The third part is making sure people remember the word "can" is in cancer and providing them with support, whether that be connecting them to resources or just making sure they know they're not alone.

"When I saw my diagnosis, when I saw the word 'cancer,' the only thing I really pinpointed on was c-a-n. I can do this," Patricia Via recalled.

The nonprofit started out with an annual symposium in October for breast cancer awareness month, with guest speakers to touch on best practices for managing your health, ways to promote healthy living, and cancer awareness and support.

The event also includes a fundraiser aspect, and in 2019, it raised over $20,000 to assist cancer survivors with their expenses during treatment.

Other events include fundraisers for younger children who have cancer around the holiday season and general ones that provide educational information on genetic mutations and testing.

One of Patricia and Telesa Via's main goals for the foundation is to have a mobile testing unit at their events where people can get tested after learning about the importance of doing so.

Having a testing unit readily available would lend an actionable element to the events and take away any extra work attendees would have to do afterward on their own.

"You have to create the situation for people to listen and to act on immediately," Telesa Via said. "If they have two more minutes of a delay, it will not be done."

Patricia Via hopes to continue to educate the general public and push the importance of getting tested, knowing your numbers, and the value of exercise and proper nutrition.

"You have to take your life in your own hands," she said.

Copyright © 2021, ABC Audio. All rights reserved.


Young adult vaccination rate lags behind other age groups, CDC finds

iStock/Pornpak Khunatorn

(NEW YORK) -- The Centers for Disease Control and Prevention is pushing younger Americans to get their coronavirus vaccines, as data shows they are significantly lagging behind other age groups.

As of May 22, only 38% of Americans between the ages 18 to 29 received at least one COVID-19 vaccine dose, according to a report released by the agency Monday. By comparison, 57% of all Americans over 18 and 80% of all U.S. senior citizens had at least one shot during that period, the report said.

"Based on the current rate of weekly initiation (as of May 22), younger persons will not reach the same levels of coverage as older persons by the end of August," the report said.
MORE: 3 things scientists have learned about vaccine hesitancy: Analysis

As of Monday, 177 million Americans, roughly 53% of the entire U.S. population has received at least one vaccine dose, the CDC said.

A CDC survey of Americans between the ages of 18 and 39 found that 23% of respondents said they were unsure about getting a vaccine but would probably get one. About a quarter of respondents said they would definitely not get the vaccine, according to the CDC.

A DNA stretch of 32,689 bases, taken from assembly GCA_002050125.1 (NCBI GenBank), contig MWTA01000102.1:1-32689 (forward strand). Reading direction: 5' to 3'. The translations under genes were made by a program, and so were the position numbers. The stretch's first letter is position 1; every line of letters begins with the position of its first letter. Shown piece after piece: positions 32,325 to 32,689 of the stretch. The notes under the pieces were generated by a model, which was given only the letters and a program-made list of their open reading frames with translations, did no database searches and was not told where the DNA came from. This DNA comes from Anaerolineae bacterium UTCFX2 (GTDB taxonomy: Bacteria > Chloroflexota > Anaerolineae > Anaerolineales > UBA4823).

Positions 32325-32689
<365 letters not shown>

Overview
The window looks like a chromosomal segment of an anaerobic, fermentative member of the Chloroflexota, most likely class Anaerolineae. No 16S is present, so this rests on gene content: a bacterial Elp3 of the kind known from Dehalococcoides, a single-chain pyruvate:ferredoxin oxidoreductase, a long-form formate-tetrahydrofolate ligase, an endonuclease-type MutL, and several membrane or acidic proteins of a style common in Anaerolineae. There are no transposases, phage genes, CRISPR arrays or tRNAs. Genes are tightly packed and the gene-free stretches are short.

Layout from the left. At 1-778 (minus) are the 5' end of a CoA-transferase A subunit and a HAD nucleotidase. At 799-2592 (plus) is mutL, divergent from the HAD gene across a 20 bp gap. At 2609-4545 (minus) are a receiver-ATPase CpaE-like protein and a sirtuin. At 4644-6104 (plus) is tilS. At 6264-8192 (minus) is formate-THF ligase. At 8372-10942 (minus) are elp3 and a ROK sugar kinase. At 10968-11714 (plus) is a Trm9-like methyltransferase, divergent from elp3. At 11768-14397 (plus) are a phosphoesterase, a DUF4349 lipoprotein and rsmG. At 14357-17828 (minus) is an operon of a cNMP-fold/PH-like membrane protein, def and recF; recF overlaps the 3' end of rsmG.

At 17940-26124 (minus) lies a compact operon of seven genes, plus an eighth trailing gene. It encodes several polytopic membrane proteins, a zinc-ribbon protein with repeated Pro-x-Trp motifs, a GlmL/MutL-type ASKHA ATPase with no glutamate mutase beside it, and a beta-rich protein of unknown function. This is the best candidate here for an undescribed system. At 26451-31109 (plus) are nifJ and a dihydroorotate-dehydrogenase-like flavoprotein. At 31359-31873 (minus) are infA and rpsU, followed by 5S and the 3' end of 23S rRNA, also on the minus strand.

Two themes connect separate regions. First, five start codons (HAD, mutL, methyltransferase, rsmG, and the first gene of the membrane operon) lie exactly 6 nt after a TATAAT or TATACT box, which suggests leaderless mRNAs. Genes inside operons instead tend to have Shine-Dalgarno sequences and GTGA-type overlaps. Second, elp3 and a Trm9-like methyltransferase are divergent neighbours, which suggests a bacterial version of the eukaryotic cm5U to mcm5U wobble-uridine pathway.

The report found that respondents had different reasons behind their decisions.

For those younger Americans who didn't receive a shot but were probably going to get it done in the future, the top concerns were about potential side effects, the report said. Other reasons for not getting their shot included waiting to see if they were safe, and thinking others needed a vaccine more than they did, according to the survey.

Respondents who said they weren't going to get the vaccine also cited side effects as a concern along with a lack of trust in the vaccines or a belief that they don’t need a vaccine, according to the report.

The survey polled roughly 2,700 people between March and May, according to the CDC.

The agency stressed that the key to increasing vaccination rates among younger Americans is education, as the survey showed that two-thirds of respondents said they didn’t have adequate information about vaccine safety.

"Persons who were unsure or probably going to get vaccinated reported that they would be motivated to get vaccinated if they had more information indicating that the vaccines were safe (39.0%), were effective (28.8%), would prevent them from spreading COVID-19 to family and friends (27.6%), and would allow them to resume social activities (20.9%)," the report said.

The most helpful approach would be to deliver accurate information about safety and effectiveness from trusted sources, such as health authorities, primary care doctors and family and friends, the CDC said.

Several studies have shown that COVID-19 vaccines have reduced deaths, severe symptoms and hospitalizations caused by the virus, and early research shows they are effective against several variants.

Health experts have noted that the vaccines are already showing their effectiveness in real-time across the country as more people receive their doses.

The seven-day average for new cases has dropped from 64,622 on April 19, when vaccinations were approved for all adults throughout the country, to 11,432 on June 17, CDC data showed. The seven-day average for new daily deaths reported declined from 641 to 284 during the same period, according to the CDC.

Anyone who needs help scheduling a free vaccine appointment can log onto vaccines.gov.

 

Copyright © 2021, ABC Audio. All rights reserved.